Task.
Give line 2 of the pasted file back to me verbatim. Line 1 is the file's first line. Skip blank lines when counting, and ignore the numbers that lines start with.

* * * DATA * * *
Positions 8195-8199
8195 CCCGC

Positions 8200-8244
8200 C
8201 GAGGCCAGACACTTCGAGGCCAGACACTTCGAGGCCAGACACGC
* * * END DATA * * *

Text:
8195 CCCGC